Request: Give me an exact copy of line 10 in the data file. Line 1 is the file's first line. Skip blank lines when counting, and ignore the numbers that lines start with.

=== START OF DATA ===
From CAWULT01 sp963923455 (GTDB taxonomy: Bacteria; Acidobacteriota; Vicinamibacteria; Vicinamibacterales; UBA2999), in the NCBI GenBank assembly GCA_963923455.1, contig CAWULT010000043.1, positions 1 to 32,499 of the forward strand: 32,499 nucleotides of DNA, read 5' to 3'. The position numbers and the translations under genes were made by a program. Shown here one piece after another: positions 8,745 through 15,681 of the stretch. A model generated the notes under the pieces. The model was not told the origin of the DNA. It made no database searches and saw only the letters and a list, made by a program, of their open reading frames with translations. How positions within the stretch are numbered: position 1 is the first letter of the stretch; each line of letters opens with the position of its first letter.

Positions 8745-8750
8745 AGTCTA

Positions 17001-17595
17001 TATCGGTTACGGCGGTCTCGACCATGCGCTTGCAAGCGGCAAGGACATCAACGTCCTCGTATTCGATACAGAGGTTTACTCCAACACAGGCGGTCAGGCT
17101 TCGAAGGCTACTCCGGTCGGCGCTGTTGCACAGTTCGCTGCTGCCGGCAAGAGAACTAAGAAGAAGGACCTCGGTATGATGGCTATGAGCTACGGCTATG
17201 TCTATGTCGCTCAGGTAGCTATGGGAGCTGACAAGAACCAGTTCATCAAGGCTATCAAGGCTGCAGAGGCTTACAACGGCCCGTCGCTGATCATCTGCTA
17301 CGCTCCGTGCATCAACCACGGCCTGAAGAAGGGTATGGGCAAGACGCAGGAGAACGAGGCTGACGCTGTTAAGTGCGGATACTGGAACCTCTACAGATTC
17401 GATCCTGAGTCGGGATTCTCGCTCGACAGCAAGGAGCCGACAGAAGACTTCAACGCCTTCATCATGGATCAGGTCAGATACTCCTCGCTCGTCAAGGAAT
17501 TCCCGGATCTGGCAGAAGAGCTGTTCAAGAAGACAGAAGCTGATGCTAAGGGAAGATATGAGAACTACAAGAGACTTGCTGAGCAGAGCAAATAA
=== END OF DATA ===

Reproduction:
17501 TCCCGGATCTGGCAGAAGAGCTGTTCAAGAAGACAGAAGCTGATGCTAAGGGAAGATATGAGAACTACAAGAGACTTGCTGAGCAGAGCAAATAA